House Swift in the act of drinking water

on 6th January 2009

“Unlike Merops philippinus (Blue-tailed Bee-eater), Alcedo atthis (Common Kingfisher), Halcyon capensis (Stork-billed Kingfisher), Hirundo 
tahitica (Pacific Swallow) et al., apodids (swifts) do not seem to dive into water. It could be
 because their more rigid wings, as observed in flight, are not so amenable to generating the vertical thrust needed for leaving the
 water surface. They were never designed to take off from the ground into the air in the first place, let alone acceleration through the
far more viscous water.

“Apodid are, however, virtuosic drinkers. In a sigmoidal altitude
 profile, they descend rapidly from a great height and then level out gradually until only a matter of millimetres above the waves.

“As if
 choreographed in Igor Stravinsky’s Rite of Spring, the diminutive, almost vestigial, bill burgeons into a diabolical gape larger than the
girth of the bird’s body and scoops a mouthful of water from the lake.

“This photograph shows the gaping bill of Apus affinis (House Swift) immediately prior to impact. I also have photos showing what look like Collocalia maxima (Black-nest Swiftlet) doing the same.

“Other photos record the induction of turbulence during the actual gulp, similar to the effect of a speedboat’s bow cutting through the water, but these are in even worse focus than the above. The water makes an audible hiss as the lower mandible zooms through.”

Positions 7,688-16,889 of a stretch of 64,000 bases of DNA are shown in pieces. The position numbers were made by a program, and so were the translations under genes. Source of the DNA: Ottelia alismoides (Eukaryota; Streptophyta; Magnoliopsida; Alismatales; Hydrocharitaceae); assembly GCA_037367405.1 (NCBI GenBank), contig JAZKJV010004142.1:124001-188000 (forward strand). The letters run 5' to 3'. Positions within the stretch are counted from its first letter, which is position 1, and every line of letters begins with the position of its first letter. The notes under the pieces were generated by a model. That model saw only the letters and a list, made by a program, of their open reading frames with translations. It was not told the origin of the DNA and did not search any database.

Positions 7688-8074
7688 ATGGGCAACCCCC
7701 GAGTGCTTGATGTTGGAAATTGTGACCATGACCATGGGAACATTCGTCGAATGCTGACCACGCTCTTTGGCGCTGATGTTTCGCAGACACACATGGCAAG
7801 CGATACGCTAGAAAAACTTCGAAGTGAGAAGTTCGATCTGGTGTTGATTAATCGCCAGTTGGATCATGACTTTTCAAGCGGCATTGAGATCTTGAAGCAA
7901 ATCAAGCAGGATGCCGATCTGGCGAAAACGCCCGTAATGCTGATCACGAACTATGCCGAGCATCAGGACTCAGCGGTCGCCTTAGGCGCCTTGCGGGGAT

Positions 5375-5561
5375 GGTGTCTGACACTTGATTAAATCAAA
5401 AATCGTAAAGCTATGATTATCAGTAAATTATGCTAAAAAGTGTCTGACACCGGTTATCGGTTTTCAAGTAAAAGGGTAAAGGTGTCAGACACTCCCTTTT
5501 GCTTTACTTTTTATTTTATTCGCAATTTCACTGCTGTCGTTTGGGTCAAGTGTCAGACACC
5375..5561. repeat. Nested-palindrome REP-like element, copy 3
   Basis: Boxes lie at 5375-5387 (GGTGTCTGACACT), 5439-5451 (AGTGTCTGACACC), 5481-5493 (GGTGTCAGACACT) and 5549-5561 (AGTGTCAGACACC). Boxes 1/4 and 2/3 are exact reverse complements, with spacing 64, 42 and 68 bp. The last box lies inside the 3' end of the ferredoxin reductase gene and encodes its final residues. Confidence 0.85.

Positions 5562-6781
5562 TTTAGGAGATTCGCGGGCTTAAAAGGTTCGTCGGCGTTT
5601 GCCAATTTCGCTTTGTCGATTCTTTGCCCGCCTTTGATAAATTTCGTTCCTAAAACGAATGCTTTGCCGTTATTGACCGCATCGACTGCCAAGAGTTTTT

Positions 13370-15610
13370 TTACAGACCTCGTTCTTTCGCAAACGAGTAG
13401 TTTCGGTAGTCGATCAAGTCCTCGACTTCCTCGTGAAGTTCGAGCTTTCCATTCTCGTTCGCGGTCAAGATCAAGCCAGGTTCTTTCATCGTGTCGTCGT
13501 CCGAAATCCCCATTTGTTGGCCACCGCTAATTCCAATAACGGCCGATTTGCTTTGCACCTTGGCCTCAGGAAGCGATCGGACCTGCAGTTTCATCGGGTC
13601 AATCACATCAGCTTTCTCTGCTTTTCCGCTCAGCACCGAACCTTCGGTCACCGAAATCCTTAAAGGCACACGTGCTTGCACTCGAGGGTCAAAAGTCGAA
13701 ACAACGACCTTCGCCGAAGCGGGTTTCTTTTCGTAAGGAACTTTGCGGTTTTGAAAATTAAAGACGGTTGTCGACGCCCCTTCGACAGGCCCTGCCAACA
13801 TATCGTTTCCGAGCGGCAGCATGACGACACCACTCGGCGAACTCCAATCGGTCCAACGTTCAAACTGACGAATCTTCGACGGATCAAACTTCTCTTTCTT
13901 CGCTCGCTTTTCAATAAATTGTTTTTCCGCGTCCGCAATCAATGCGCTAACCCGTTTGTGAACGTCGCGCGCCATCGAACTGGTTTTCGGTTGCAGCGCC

Lin Yangchen
21st December 2008

If you like this post please tap on the Like button at the left bottom of page. Any views and opinions expressed in this article are solely those of the authors/contributors, and are not endorsed by the Lee Kong Chian Natural History Museum (LKCNHM, NUS) or its affiliated institutions. Readers are encouraged to use their discretion before making any decisions or judgements based on the information presented.

YC Wee

Dr Wee played a significant role as a green advocate in Singapore through his extensive involvement in various organizations and committees: as Secretary and Chairman for the Malayan Nature Society (Singapore Branch), and with the Nature Society (Singapore) as founding President (1978-1995). He has also served in the Nature Reserve Board (1987-1989), Nature Reserves Committee (1990-1996), National Council on the Environment/Singapore Environment Council (1992-1996), Work-Group on Nature Conservation (1992) and Inter-Varsity Council on the Environment (1995-1997). He is Patron of the Singapore Gardening Society and was appointed Honorary Museum Associate of the Lee Kong Chian Natural History Museum (LKCNHM) in 2012. In 2005, Dr Wee started the Bird Ecology Study Group. With more than 6,000 entries, the website has become a valuable resource consulted by students, birdwatchers and researchers locally and internationally. The views and opinions expressed in this article are his own, and do not represent those of LKCNHM, the National University of Singapore or its affiliated institutions.

Other posts by YC Wee

2 responses

  1. hi,

    interested with ur photo of Black-nest Swiftlet as I am currently cracking my head on difficult swiftlets identification, but could get much photos to help me study their characteristics, illustrations on field guides are barely trustable.


  2. Pingback: sigmoidal

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